Among the finest questions that I was asked by a passing spectator during the Games was, “Where do the bobsleighs start from? The top or the bottom?” Admittedly, if they had started from the bottom, there would have been less crashes but I’m guessing viewing figures may have thinned out after a few days. On the subject of crashes, I was reminded again how little the general public know about how the industry works after I caught the moment that a bobsleigh flipped over and passed over the Olympic ring logo. Seeing the shot on the back of my camera, a spectator behind let out a gasp and patted me on the back with congratulations before asking me how many thousand dollars I’ll be getting for the shot. Oh my, life would be good if it worked like that..
Thanks to colleague John D McHugh, before I left sunny London, I’d invested in a full set of Icebreaker Merino thermal clothing and I have to say that this stuff is a woolly miracle. Now, I know this is really not a good thing to admit but one of the things that crossed my mind before heading out there was that I would very probably not have the time to do much laundry so it would be great to find clothing that looked after itself. Cue the merino gear. Seriously, I’m loathe to admit how long I wore that stuff for before it needed washing. It’s incredible! It keeps you warm, has no odour to it whatsoever and stays dry. Bravo, you intelligent New Zealand-based sheeps!
One of the unique aspects of working on major sporting events such as the Olympics is the use of remote-editing systems. To those photographers out there who plan on working in the industry some day, this kind of technology comes as a bit of a shock after years of doing your own thing. To cut a very long and complicated story down to size, at every key location at every venue, AFP came on-site before we arrived and laid ethernet cables from a main hub through to our photo positions. Once we arrived and started shooting an important race or stage, we would connect our cameras to these cables via a Nikon WT-4 transmitter. This means that as I work, whenever I shoot a frame that I like, I press two buttons on the back of the camera to mark the image and it is instantly transmitted to the editor a few miles away in the Whistler Media Centre where he can edit, caption and file the image straight away. As you can imagine, this has both pros and cons.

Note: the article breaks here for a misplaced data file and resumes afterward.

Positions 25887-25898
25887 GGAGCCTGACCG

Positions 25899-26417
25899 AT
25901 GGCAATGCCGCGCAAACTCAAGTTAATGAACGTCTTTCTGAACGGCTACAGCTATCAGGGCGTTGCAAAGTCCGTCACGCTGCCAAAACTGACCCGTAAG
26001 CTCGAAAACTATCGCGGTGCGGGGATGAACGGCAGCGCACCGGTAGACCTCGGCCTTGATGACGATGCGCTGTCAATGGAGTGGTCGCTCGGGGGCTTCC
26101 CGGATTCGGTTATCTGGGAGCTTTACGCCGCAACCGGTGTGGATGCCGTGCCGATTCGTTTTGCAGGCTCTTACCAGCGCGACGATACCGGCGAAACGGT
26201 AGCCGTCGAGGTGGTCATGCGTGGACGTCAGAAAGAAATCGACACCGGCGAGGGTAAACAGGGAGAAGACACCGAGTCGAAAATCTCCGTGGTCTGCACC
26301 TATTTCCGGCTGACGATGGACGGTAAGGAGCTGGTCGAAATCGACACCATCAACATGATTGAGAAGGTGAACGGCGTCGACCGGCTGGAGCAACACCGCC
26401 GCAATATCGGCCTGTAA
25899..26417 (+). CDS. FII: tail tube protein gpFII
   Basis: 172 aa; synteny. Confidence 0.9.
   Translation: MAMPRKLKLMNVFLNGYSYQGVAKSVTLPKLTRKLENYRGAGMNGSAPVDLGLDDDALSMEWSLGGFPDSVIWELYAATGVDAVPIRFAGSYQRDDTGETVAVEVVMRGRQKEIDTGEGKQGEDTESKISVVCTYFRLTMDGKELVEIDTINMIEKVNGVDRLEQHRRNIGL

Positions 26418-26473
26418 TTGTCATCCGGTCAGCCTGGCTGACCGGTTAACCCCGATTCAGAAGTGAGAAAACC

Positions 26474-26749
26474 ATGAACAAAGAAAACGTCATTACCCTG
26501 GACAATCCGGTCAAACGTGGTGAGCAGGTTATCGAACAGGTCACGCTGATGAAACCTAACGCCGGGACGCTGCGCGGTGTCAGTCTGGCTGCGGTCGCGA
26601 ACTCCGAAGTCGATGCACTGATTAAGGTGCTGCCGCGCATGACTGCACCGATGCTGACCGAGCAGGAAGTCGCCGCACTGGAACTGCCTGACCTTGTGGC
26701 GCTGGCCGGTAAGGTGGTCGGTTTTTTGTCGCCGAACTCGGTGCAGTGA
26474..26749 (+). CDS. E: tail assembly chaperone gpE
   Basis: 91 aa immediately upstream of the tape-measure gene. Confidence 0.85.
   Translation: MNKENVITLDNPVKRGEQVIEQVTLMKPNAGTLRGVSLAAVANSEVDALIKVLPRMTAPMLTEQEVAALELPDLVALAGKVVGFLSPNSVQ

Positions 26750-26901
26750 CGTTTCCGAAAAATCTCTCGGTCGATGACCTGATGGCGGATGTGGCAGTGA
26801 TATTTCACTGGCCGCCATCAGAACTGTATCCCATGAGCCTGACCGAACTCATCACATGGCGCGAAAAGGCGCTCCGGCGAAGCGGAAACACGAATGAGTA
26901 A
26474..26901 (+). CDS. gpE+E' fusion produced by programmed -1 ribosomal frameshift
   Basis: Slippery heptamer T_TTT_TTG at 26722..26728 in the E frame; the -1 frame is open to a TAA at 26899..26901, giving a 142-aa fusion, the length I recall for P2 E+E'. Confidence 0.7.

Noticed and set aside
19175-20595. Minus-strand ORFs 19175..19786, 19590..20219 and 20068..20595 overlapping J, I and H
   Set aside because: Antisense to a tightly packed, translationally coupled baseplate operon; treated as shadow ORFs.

On the plus side, the images are immediately out of your hands, leaving you free to concentrate on shooting the event. Also, the editor will be in charge of captioning the pictures so aside from recording an audio-tag on any important images using the microphone on your camera, the hassle is taken totally out of your hands. This leads to the negative side. Unless you know your editor is capable of “seeing” the images within your pictures and trust he/she is capable of working on your images as you would yourself, it’s a hell of a worrying feeling to send your hard-won pictures off into the digital ether and just hope that they’ll go onto the news wire as you would like them to be seen.